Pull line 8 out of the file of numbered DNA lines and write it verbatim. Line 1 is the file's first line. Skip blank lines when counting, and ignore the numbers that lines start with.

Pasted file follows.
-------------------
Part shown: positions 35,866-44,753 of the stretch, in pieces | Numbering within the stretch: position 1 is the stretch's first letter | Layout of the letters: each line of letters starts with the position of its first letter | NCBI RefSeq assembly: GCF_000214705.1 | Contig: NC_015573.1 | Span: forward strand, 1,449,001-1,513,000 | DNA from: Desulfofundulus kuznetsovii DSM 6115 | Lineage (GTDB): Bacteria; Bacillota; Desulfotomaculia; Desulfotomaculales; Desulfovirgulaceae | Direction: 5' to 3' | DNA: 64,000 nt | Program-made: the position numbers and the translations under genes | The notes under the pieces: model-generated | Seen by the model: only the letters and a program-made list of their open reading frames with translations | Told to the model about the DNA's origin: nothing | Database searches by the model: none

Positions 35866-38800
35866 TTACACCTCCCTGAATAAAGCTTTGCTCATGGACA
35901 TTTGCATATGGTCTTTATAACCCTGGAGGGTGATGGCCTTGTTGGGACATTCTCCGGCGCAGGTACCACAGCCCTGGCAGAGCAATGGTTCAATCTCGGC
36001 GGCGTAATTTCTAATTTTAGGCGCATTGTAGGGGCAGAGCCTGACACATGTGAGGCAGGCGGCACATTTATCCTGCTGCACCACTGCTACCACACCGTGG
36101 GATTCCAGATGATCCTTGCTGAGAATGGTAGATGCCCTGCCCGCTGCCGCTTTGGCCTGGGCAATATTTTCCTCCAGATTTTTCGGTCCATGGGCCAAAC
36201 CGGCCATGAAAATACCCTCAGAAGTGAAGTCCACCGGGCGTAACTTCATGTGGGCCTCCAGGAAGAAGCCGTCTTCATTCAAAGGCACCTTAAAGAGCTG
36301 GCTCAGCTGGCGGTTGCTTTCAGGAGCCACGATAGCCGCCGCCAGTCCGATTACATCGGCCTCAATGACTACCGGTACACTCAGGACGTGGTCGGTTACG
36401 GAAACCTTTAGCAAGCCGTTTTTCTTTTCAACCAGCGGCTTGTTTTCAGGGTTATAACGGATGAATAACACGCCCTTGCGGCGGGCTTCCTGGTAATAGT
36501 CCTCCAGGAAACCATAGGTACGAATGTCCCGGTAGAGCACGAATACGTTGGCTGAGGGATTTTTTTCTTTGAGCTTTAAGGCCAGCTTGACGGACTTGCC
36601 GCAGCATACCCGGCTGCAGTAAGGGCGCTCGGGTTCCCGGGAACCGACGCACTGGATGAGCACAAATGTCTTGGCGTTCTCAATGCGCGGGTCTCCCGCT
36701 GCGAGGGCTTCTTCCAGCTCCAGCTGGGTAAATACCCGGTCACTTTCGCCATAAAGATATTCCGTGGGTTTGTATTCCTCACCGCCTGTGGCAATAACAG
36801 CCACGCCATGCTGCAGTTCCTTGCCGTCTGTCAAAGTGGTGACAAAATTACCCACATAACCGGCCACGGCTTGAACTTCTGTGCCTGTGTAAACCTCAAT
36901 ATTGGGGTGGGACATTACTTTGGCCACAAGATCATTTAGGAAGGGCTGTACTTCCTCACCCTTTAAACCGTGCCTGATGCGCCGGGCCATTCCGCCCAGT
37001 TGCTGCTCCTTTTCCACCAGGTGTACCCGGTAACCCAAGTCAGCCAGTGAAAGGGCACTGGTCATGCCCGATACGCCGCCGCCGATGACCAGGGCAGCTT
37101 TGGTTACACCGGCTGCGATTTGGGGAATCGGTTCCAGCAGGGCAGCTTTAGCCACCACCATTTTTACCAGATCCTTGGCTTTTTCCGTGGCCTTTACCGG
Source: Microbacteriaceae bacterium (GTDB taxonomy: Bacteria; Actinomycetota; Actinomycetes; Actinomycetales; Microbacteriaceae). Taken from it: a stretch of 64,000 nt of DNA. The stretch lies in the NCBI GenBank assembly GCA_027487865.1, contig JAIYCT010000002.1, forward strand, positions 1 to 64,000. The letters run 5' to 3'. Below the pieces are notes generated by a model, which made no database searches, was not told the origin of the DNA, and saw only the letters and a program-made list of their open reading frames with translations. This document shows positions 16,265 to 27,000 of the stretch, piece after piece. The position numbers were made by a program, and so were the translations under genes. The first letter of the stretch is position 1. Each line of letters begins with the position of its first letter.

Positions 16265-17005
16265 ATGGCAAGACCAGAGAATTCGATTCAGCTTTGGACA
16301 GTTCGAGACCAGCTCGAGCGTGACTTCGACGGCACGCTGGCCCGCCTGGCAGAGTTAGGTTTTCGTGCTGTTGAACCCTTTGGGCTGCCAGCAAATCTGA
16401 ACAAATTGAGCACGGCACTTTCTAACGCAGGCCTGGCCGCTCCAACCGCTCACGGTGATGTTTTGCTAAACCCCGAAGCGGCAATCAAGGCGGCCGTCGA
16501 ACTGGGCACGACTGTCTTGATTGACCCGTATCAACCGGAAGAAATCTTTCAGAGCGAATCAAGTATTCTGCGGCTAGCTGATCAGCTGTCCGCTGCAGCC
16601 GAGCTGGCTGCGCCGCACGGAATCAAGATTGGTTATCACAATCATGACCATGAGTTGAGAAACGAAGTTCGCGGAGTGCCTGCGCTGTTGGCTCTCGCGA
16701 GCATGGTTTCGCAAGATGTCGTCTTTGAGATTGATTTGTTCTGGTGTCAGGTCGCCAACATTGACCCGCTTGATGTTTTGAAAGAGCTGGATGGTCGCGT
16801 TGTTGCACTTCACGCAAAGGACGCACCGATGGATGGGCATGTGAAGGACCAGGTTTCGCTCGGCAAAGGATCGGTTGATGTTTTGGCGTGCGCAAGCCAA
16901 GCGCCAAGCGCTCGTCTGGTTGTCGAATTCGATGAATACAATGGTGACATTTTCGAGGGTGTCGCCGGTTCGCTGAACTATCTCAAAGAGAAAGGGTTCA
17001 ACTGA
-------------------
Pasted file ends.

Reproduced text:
36301 GCTCAGCTGGCGGTTGCTTTCAGGAGCCACGATAGCCGCCGCCAGTCCGATTACATCGGCCTCAATGACTACCGGTACACTCAGGACGTGGTCGGTTACG